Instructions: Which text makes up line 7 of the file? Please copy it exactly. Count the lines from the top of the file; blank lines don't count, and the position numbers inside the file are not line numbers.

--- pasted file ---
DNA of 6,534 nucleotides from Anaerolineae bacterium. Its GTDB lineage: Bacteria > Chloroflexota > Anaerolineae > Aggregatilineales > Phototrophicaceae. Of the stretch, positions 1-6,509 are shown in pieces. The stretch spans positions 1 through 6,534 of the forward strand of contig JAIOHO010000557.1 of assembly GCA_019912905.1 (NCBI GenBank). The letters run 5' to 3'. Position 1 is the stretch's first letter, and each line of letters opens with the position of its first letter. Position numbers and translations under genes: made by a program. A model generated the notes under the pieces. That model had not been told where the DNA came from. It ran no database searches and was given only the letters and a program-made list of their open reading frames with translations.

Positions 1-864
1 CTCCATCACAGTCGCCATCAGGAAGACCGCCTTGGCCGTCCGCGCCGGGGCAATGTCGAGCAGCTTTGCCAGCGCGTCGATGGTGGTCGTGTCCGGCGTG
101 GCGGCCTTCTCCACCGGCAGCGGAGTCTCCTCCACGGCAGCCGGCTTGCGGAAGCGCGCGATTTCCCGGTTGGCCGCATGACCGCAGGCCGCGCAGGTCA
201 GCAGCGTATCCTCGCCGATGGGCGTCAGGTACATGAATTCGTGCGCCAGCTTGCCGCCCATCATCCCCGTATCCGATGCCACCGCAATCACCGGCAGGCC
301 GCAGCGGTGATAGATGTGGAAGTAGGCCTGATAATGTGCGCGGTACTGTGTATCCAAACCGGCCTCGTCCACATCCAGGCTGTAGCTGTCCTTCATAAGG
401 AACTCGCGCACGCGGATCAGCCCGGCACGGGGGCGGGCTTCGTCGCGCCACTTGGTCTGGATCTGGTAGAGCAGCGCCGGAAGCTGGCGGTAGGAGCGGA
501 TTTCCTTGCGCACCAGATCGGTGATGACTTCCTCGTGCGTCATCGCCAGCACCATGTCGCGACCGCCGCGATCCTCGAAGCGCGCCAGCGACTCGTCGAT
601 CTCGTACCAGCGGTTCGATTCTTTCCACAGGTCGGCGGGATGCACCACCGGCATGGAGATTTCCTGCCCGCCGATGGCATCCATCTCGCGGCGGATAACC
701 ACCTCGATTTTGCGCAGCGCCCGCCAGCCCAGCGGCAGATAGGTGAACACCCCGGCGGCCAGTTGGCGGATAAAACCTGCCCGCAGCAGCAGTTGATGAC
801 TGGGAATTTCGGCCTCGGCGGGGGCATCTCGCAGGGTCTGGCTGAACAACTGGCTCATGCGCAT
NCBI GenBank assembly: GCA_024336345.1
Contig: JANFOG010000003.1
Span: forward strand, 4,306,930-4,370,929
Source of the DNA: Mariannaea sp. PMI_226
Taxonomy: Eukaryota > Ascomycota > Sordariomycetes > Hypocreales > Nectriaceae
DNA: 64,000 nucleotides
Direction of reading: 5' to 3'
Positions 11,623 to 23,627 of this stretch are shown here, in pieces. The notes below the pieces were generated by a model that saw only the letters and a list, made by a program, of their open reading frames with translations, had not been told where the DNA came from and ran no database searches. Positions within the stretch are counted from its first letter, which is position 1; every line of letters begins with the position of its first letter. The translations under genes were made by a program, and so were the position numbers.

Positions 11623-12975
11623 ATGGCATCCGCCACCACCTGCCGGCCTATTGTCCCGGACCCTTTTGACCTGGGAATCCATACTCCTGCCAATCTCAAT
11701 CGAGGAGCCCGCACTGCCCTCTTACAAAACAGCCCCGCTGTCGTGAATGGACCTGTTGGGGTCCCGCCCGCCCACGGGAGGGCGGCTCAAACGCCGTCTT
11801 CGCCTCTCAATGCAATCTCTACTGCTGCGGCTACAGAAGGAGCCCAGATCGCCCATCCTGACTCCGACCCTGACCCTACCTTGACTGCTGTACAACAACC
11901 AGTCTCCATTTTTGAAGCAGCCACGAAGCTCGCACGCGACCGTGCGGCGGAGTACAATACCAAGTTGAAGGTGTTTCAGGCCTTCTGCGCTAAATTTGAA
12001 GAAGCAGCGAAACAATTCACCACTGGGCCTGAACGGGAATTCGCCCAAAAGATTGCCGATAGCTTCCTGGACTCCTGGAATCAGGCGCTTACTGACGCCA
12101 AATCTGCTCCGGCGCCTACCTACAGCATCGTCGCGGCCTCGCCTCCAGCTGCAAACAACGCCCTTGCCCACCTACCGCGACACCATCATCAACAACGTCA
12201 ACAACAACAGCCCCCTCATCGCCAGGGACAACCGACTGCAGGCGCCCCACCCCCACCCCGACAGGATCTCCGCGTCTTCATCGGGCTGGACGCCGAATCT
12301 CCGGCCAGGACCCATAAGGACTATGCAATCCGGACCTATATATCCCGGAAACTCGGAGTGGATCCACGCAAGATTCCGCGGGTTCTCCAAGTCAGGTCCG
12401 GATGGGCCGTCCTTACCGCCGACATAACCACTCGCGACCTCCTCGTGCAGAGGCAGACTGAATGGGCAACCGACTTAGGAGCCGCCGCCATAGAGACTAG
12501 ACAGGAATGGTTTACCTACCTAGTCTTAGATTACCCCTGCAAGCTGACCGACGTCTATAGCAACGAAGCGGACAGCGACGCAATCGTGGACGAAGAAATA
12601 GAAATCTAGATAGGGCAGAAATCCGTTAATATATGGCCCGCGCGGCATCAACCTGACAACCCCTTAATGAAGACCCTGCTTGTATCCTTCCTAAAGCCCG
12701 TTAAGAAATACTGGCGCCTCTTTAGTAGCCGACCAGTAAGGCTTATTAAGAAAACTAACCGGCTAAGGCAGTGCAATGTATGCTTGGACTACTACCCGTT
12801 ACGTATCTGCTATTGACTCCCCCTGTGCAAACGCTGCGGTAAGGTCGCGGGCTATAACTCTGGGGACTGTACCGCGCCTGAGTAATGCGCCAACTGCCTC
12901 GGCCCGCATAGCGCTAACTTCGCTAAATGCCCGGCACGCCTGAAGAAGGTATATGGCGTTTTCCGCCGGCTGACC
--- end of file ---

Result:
401 AACTCGCGCACGCGGATCAGCCCGGCACGGGGGCGGGCTTCGTCGCGCCACTTGGTCTGGATCTGGTAGAGCAGCGCCGGAAGCTGGCGGTAGGAGCGGA